Bookmark   January 17, 2014 at 11:53PM
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I've been reading the comments, but haven't had a chance to respond until today. I really appreciate the info everyone is providing. I have read so many threads on soil, but I'm still surprised by some of the things written here. I am planning on making several large raised beds, so whatever I use I need a lot of it. One of the things I have against Mel's mix is the huge need for vermiculite, which would be prohibitively expensive here. Also, I'm not crazy about using it to amend my soil. I'd rather truck in something usable and fill the beds with it. As far as SFG, I am not completely sure I'm using that exact technique. I just started reading the book, so I can't really say at this point that I'm buying into Mel's whole plan. (Not that I have anything against it, I just don't know enough yet.)

    Bookmark   January 18, 2014 at 8:45AM
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The purpose of the Vermiculite and sand in Mel's Mix is to provide something of large particle size to aid in drainage. In my sand Mel's Mix is of little value for that reason and I found that when amending the clay soils found in northwest Indiana and southeast Ohio, as well as Oklahoma, Texas, Tennessee, and other places, l all that was ever really needed was organic matter.

    Bookmark   January 19, 2014 at 6:40AM
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It sounds like Mel's mix is too expensive. So let's rule that out.

Al's mix will also be too expensive. So I think we can just rule that out, too.So that leaves two of the original choices:

1) Order pure compost delivered by truck and mix with existing soil to fill beds

2) Order raised bed mix for $80/yd and fill beds completely with raised bed mix.

I think it will be a lot easier to order the raised bed mix and just load it in to the bed. The compost approach will involve a lot of digging and mixing. One piece of information not provided so far is whether free compost is available, or would that need to be purchased also, and if so, what is the cost?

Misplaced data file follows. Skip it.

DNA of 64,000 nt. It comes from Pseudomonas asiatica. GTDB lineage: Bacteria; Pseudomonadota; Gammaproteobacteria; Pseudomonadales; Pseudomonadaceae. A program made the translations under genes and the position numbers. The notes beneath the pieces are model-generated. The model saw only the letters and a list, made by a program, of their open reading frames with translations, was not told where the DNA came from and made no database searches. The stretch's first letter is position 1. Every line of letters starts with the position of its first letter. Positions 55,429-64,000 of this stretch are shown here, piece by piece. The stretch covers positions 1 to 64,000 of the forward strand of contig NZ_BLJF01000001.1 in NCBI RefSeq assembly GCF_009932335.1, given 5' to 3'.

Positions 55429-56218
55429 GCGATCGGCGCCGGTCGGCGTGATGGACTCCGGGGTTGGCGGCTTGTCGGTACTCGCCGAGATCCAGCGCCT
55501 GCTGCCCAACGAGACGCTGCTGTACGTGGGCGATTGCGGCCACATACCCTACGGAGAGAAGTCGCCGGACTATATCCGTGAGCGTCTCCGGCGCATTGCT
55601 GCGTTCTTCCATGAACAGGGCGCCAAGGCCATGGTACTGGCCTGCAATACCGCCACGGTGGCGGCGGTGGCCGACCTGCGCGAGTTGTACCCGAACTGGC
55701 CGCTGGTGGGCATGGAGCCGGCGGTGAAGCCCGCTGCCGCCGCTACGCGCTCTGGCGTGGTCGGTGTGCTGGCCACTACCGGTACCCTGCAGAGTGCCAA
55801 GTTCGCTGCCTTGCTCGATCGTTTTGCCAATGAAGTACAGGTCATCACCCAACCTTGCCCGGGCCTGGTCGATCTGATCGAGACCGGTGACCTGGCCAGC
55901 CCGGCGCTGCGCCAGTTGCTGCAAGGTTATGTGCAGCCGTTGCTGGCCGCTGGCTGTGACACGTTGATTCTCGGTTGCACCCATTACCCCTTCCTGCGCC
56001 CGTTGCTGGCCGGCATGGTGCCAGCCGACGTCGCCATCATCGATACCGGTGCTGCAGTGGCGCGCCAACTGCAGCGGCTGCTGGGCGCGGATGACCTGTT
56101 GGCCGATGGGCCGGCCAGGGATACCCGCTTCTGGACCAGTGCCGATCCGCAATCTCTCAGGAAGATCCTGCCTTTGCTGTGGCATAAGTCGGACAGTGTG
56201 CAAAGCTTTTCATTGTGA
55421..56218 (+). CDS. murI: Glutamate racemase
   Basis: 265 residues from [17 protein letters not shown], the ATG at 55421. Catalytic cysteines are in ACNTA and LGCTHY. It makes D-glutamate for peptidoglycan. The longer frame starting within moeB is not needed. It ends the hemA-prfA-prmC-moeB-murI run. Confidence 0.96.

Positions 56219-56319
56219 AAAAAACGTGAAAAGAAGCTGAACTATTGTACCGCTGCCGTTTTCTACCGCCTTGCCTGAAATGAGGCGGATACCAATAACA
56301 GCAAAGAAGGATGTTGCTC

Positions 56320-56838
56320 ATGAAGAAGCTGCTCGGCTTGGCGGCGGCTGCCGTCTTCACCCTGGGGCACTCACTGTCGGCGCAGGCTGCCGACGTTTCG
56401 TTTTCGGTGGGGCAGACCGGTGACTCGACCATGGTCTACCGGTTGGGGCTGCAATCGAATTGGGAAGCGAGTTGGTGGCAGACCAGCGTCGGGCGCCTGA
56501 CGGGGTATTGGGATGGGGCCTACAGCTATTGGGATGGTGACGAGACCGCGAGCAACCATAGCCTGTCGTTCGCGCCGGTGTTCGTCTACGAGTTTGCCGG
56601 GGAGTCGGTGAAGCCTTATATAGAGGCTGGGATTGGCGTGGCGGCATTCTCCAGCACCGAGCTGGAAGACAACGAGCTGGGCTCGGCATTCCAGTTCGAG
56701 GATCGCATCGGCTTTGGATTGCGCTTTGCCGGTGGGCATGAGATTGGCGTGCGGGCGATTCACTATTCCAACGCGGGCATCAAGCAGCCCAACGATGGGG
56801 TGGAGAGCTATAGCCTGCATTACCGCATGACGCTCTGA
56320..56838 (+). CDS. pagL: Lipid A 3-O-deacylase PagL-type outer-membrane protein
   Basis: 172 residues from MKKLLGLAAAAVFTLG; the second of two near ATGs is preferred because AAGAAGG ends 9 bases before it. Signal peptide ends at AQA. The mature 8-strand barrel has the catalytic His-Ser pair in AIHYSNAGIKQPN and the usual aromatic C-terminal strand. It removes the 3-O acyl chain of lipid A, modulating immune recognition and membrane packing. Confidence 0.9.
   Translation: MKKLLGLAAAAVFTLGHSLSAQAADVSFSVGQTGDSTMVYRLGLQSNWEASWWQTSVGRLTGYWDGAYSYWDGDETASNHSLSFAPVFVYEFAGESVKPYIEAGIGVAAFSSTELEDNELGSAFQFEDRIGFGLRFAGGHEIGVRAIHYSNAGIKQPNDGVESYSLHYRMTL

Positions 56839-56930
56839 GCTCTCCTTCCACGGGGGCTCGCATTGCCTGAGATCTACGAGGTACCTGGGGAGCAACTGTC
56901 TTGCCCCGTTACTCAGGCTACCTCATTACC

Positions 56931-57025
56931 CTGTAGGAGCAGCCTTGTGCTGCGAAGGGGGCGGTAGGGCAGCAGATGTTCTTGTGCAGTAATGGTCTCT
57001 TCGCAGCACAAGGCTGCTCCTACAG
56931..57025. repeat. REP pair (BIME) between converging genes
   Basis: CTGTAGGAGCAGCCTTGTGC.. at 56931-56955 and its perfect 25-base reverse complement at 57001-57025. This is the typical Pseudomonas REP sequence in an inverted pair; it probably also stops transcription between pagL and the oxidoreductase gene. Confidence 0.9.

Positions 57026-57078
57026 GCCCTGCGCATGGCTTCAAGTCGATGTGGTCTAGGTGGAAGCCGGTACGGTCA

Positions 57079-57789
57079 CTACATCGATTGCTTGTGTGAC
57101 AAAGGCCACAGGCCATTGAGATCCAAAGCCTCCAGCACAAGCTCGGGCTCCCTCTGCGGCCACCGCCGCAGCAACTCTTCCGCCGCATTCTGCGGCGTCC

In addition, I just want to respond to a couple of things.

Mel recommends filling the bed completely with Mel's mix, and says that the bed can even be put down on concrete or other passive surfaces. So he clearly intends the mix to be used as a potting mix, not just as a supplement.

While it is porous, it also holds a lot of water, because the vermiculite has a lot of pores in it. And the peat moss is kind of like a sponge.

If you water too fast, it may just flow right through, but if you spray it on evenly over several minutes, it soaks up a lot of water and keeps it available for roots for a long time.


    Bookmark   January 22, 2014 at 6:14PM
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yolos - z 7b/8a Ga.

Kimmsr wrote "Keep in mind that Mel's Mix is meant to supplement the soil in one block which is a 4 foot by 4 foot plot. It is not meant to be the only growing medium."

Kimmsr - Mel has changed his formula. If you can afford it, the new formula for his mix is now 1/3 vermiculite (perilite if you can't afford the vermiculite), 1/3 peat moss or coir, 1/3 compost made up of 5 different types of compost).

I know it is expensive, but after trying to garden in hard dense clay, it is so pleasant to grow in Mel's Mix. But it is costly up front. The vermiculite and peat should last a long time and if you do your own compost, there is no further expense after the first year.

    Bookmark   January 22, 2014 at 9:40PM
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I've had success with layering partially composted manures plus bedding in fall or late winter on top of rocky soils. Switched some beds to boxes a few years ago & happy with results.

We used what wood we had on hand to build 4' x 11 or so boxes. I wouldn't go any longer that that because you'll be tempted to step across. Keep the path wider than you think you need between beds. Plants grow out of them, so 4' or 5' wide isn't too far apart when full in summer. Make sure your cart or wheelbarrow fits.

Mel's mix is quite loose & too free draining for our summer droughty weather plus my tomatoes didn't stand up. Mixed with some of my soil underneath boxes now perfect... well if the moles didn't tunnel through & bring me more rocks. Small rocks aren't a problem except for carrots, but you can grow a stubby variety fine.

One idea might be to trial the different soil mixes in the boxes to find out what you like. You could always buy more soil next year when the compost box has dropped volume.